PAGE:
For healthcare professionals
  • Attend training on reporting and learning from adverse events and inappropriate use of equipment.
  • Report critical incidences.
For neonatal unit
  • Develop and implement a guideline for all intensive care equipment including checklists for development, implementation and regular updates.
  • Develop information material on safe equipment use for parents.
  • Implement a formal system to record errors/adverse events.
For hospital
  • Support healthcare professionals to participate in training on safe equipment use.
  • Provide time and resources for effective safety management and support.
For health service
  • Develop service wide sharing of information on equipment use.
 

Sources

  1. Mattox E. Medical devices and patient safety. Crit Care Nurse. 2012 Aug;32(4):60–8.
  2. Antonucci R, Porcella A. Preventing medication errors in neonatology: Is it a dream? World J Clin Pediatr. 2014 Aug 8;3(3):37–44.
  3. Steering Committee on Quality Improvement and Management and Committee on Hospital Care. Principles of Pediatric Patient Safety: Reducing Harm Due to Medical Care. PEDIATRICS. 2011 Jun 1;127(6):1199–210.
  4. Donchin Y, Gopher D, Olin M, Badihi Y, Biesky M, Sprung CL, et al. A look into the nature and causes of human errors in the intensive care unit. Crit Care Med. 1995 Feb;23(2):294–300.
  5. Samra HA, McGrath JM, Rollins W. Patient safety in the NICU: a comprehensive review. J Perinat Neonatal Nurs. 2011 Jun;25(2):123–32.
  6. Raju TNK, Suresh G, Higgins RD. Patient safety in the context of neonatal intensive care: research and educational opportunities. Pediatr Res. 2011 Jul;70(1):109–15.
  7. Ursprung R, Gray J. Random safety auditing, root cause analysis, failure mode and effects analysis. Clin Perinatol. 2010 Mar;37(1):141–65.
  8. Stavroudis TA, Shore AD, Morlock L, Hicks RW, Bundy D, Miller MR. NICU medication errors: identifying a risk profile for medication errors in the neonatal intensive care unit. J Perinatol Off J Calif Perinat Assoc. 2010 Jul;30(7):459–68.
  9. Suresh G, Horbar JD, Plsek P, Gray J, Edwards WH, Shiono PH, et al. Voluntary anonymous reporting of medical errors for neonatal intensive care. Pediatrics. 2004 Jun;113(6):1609–18.
  10. Gray JE, Goldmann DA. Medication errors in the neonatal intensive care unit: special patients, unique issues. Arch Dis Child Fetal Neonatal Ed. 2004 Nov;89(6):F472-473.
  11. Li Q, Melton K, Lingren T, Kirkendall ES, Hall E, Zhai H, et al. Phenotyping for patient safety: algorithm development for electronic health record based automated adverse event and medical error detection in neonatal intensive care. J Am Med Inform Assoc JAMIA. 2014 Oct;21(5):776–84.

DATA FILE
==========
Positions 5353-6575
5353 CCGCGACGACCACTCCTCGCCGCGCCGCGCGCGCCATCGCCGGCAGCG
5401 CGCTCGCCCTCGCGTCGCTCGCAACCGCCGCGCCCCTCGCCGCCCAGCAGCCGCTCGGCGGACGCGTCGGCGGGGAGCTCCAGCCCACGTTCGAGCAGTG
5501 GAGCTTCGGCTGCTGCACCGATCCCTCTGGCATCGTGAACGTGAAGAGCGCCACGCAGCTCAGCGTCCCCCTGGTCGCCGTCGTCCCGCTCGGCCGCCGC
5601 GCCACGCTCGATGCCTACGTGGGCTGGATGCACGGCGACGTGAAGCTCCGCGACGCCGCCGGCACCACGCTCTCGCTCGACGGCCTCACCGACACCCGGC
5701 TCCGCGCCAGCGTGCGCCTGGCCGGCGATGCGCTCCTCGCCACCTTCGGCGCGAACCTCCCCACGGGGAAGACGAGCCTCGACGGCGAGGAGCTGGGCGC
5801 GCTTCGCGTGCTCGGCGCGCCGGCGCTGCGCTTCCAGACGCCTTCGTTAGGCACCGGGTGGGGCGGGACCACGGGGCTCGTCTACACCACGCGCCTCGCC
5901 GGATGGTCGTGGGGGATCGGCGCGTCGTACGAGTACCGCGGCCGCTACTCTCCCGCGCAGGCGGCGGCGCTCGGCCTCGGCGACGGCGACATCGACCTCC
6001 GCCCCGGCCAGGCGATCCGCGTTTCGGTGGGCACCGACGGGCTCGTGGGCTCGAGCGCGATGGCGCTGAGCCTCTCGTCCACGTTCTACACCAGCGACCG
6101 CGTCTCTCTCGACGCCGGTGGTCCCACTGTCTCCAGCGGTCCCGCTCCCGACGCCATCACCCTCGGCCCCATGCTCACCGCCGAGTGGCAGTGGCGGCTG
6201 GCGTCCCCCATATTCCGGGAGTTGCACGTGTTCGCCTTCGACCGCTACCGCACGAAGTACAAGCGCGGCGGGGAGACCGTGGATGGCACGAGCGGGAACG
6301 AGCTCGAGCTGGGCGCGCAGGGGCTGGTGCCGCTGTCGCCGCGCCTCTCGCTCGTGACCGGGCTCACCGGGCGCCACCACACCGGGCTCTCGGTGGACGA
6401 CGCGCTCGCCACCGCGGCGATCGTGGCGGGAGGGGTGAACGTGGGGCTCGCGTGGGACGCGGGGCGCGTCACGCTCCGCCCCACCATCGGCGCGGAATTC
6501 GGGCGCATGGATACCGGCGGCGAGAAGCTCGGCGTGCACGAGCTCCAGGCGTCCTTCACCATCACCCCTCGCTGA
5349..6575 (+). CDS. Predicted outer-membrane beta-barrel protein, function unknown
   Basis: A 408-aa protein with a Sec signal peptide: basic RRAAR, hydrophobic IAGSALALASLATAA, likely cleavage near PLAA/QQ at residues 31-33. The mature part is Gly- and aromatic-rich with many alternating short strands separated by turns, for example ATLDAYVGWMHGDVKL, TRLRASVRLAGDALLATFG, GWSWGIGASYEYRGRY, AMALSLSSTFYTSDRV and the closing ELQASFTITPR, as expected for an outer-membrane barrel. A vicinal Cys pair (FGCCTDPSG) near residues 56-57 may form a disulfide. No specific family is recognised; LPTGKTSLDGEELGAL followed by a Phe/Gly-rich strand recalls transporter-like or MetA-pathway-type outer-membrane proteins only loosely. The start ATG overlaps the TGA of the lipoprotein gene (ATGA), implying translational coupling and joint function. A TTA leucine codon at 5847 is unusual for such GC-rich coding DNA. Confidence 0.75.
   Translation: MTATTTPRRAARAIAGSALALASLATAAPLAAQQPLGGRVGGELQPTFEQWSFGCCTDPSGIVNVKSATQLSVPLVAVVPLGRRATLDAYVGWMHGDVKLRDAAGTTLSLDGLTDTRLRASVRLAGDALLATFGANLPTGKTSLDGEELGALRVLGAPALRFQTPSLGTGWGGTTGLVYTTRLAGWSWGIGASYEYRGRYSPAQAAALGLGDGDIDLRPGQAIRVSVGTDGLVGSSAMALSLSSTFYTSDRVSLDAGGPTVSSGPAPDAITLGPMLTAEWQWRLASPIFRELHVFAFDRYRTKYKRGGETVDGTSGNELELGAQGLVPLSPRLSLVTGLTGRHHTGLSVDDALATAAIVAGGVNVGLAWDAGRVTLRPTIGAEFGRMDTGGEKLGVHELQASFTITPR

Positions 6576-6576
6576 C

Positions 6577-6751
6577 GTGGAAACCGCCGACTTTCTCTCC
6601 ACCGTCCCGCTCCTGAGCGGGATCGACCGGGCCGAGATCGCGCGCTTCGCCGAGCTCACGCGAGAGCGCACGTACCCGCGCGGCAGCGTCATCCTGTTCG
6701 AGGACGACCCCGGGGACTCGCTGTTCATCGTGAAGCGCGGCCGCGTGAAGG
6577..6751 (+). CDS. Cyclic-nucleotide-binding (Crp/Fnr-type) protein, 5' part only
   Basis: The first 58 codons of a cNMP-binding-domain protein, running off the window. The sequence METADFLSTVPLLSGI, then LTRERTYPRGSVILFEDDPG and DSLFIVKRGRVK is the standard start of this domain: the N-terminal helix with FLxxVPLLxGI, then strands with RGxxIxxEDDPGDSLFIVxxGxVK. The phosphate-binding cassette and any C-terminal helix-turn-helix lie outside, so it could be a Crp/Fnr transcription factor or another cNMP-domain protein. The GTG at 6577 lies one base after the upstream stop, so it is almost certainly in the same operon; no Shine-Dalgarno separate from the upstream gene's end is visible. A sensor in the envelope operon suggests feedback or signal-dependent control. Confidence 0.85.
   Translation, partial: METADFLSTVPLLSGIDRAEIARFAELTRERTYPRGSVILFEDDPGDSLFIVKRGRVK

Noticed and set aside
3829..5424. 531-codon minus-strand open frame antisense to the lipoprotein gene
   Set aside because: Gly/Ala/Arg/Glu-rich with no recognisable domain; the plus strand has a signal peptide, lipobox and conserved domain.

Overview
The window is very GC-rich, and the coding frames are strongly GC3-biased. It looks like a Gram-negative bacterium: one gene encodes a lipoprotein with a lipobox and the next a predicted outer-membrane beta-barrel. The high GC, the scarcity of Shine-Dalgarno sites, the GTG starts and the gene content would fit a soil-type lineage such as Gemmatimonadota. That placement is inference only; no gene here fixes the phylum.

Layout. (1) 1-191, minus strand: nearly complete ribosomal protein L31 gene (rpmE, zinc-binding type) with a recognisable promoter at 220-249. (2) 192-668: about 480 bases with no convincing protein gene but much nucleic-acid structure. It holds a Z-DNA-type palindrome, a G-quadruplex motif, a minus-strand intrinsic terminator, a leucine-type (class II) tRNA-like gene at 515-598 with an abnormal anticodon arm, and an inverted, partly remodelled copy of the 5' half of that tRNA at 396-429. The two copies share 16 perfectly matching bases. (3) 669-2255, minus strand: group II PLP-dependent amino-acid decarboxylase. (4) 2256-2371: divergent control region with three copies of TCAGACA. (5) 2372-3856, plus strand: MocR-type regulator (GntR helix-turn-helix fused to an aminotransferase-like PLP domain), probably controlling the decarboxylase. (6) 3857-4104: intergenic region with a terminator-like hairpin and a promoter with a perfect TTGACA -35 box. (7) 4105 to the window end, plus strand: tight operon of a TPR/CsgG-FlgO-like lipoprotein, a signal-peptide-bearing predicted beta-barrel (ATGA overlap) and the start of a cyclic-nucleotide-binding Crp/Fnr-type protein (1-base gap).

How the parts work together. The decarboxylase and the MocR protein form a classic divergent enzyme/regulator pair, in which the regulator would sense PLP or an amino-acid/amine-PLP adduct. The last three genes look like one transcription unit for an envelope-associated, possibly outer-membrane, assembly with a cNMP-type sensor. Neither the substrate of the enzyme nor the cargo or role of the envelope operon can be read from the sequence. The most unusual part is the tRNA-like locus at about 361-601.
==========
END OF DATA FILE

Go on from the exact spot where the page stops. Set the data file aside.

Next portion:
12. Bergon-Sendin E, Perez-Grande C, Lora-Pablos D, Moral-Pumarega MT, Melgar-Bonis A, Peña-Peloche C, et al. Smart pumps and random safety audits in a Neonatal Intensive Care Unit: a new challenge for patient safety. BMC Pediatr. 2015 Dec 11;15:206.
  13. Bergon-Sendin E, Perez-Grande C, Lora-Pablos D, De la Cruz Bertolo J, Moral-Pumarega MT, Bustos-Lozano G, et al. Auditing of Monitoring and Respiratory Support Equipment in a Level III-C Neonatal Intensive Care Unit. BioMed Res Int. 2015;2015:719497.
  14. Brockmann PE, Wiechers C, Pantalitschka T, Diebold J, Vagedes J, Poets CF. Under-recognition of alarms in a neonatal intensive care unit. Arch Dis Child Fetal Neonatal Ed. 2013 Nov;98(6):F524-527.
  15. Sharek PJ, Horbar JD, Mason W, Bisarya H, Thurm CW, Suresh G, et al. Adverse events in the neonatal intensive care unit: development, testing, and findings of an NICU-focused trigger tool to identify harm in North American NICUs. Pediatrics. 2006 Oct;118(4):1332–40.
  16. van Pul C, V D Mortel HPME, V D Bogaart JJL, Mohns T, Andriessen P. Safe patient monitoring is challenging but still feasible in a neonatal intensive care unit with single family rooms. Acta Paediatr Oslo Nor 1992. 2015 Jun;104(6):e247-254.
  17. Lester BM, Hawes K, Abar B, Sullivan M, Miller R, Bigsby R, et al. Single-Family Room Care and Neurobehavioral and Medical Outcomes in Preterm Infants. PEDIATRICS. 2014 Oct 1;134(4):754–60.
  18. Kugelman A, Inbar-Sanado E, Shinwell ES, Makhoul IR, Leshem M, Zangen S, et al. Iatrogenesis in neonatal intensive care units: observational and interventional, prospective, multicenter study. Pediatrics. 2008 Sep;122(3):550–5.
  19. Chatziioannidis I, Mitsiakos G, Vouzas F. Focusing on patient safety in the Neonatal Intensive Care Unit environment. J Pediatr Neonatal Individ Med. 2017 Apr;(1):e060132.
  20. Reed DJW, Hermelin RL, Kennedy CS, Sharma J. Interdisciplinary onsite team-based simulation training in the neonatal intensive care unit: a pilot report. J Perinatol Off J Calif Perinat Assoc. 2017 Apr;37(4):461–4.
  21. Ortenstrand A, Westrup B, Broström EB, Sarman I, Akerström S, Brune T, et al. The Stockholm Neonatal Family Centered Care Study: effects on length of stay and infant morbidity. Pediatrics. 2010 Feb;125(2):e278-285.
  22. Hubertus J, Piehlmeier W, Heinrich M. Communicating the Improvements Developed from Critical Incident Reports is an Essential Part of CIRS. Klin Padiatr. 2016 Sep;228(5):270–4.

November 2018 / 1st edition / next revision: 2023

Recommended citation

EFCNI, Härtel C, Tissières P et al., European Standards of Care for Newborn Health: Safe equipment use. 2018.